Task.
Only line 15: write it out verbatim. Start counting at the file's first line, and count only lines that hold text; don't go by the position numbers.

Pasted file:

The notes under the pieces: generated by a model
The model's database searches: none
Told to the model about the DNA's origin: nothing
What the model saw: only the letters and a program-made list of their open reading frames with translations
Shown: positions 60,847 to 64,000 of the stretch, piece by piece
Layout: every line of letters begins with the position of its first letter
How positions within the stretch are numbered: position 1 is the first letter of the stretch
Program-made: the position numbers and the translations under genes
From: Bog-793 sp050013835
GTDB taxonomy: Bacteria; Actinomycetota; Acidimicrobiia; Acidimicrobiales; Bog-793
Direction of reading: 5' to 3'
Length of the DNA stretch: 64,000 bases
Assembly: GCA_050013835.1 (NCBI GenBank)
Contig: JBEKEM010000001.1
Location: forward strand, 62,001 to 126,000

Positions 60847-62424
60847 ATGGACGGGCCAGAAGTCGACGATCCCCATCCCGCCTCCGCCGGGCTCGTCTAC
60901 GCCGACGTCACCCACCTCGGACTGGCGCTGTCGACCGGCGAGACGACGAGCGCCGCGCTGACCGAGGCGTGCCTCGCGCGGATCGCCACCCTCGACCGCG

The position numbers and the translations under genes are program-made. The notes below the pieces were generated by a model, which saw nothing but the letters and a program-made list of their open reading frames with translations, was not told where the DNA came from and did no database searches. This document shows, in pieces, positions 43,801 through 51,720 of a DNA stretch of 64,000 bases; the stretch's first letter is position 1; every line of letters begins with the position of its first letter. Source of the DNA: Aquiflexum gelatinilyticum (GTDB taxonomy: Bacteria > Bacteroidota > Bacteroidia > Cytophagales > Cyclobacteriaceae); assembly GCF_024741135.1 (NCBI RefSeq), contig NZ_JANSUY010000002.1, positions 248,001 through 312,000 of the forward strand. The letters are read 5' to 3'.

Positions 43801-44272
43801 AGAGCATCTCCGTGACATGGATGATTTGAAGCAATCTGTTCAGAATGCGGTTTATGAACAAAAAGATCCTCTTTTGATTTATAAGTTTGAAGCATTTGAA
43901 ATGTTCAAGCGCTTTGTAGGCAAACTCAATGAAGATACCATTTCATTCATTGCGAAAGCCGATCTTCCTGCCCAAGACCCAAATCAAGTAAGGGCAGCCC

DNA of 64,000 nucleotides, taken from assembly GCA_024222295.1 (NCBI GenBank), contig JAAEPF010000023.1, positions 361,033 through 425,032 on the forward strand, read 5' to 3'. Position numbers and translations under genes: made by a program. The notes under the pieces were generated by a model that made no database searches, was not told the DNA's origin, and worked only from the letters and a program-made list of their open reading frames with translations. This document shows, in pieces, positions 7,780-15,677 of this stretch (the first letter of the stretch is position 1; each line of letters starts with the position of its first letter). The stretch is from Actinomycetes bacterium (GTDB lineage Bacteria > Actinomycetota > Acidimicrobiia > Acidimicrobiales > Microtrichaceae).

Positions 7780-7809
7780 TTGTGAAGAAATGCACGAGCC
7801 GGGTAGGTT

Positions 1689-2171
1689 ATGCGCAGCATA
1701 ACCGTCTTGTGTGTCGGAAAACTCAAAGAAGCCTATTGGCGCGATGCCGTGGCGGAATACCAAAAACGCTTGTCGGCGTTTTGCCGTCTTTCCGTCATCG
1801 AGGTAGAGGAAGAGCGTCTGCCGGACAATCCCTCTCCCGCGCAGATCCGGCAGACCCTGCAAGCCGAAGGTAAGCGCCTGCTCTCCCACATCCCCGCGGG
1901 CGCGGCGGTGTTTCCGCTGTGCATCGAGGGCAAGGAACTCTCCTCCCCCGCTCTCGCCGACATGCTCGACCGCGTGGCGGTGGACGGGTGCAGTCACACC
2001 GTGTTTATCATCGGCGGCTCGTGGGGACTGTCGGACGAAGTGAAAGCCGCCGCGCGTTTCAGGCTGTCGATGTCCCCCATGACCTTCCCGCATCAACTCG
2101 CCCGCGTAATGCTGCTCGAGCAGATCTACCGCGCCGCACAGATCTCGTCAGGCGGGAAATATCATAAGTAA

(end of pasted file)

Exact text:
Location: forward strand, 62,001 to 126,000